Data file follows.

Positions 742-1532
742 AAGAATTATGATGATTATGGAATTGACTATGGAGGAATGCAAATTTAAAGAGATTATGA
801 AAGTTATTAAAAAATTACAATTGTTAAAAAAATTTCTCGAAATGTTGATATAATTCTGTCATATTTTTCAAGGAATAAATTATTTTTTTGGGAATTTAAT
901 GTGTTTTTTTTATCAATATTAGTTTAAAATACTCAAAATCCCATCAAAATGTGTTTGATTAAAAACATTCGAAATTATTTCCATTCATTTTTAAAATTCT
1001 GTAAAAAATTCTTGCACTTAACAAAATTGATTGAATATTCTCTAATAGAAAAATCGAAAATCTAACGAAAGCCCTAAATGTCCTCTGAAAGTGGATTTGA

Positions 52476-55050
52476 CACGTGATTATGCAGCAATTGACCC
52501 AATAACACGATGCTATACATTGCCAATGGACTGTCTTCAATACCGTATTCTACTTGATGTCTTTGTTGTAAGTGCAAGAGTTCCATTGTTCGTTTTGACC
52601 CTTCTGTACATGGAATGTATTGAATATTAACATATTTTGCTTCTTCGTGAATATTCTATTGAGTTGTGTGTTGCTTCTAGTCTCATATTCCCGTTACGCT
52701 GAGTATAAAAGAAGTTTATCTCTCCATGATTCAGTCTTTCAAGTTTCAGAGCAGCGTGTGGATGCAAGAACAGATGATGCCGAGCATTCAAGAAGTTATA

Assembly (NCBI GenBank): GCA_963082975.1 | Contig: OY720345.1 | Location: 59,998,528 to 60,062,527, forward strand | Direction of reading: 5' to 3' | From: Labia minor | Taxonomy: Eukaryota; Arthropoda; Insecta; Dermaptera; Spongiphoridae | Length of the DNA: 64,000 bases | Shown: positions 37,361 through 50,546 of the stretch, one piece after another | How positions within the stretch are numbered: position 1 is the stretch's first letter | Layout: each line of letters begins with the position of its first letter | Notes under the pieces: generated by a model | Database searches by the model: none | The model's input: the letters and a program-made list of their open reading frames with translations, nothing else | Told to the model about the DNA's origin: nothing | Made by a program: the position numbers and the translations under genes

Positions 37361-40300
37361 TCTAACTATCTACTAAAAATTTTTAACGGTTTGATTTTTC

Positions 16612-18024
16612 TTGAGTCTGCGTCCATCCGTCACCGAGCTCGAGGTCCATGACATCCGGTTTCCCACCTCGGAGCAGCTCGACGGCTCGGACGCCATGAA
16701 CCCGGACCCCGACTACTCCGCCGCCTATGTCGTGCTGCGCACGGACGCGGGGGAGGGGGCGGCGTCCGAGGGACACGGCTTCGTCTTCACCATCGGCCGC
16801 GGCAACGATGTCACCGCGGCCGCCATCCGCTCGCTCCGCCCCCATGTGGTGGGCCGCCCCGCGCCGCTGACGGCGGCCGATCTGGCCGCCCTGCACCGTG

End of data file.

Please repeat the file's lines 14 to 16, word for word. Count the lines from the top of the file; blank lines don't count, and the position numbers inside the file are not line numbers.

Positions 16612-18024
16612 TTGAGTCTGCGTCCATCCGTCACCGAGCTCGAGGTCCATGACATCCGGTTTCCCACCTCGGAGCAGCTCGACGGCTCGGACGCCATGAA
16701 CCCGGACCCCGACTACTCCGCCGCCTATGTCGTGCTGCGCACGGACGCGGGGGAGGGGGCGGCGTCCGAGGGACACGGCTTCGTCTTCACCATCGGCCGC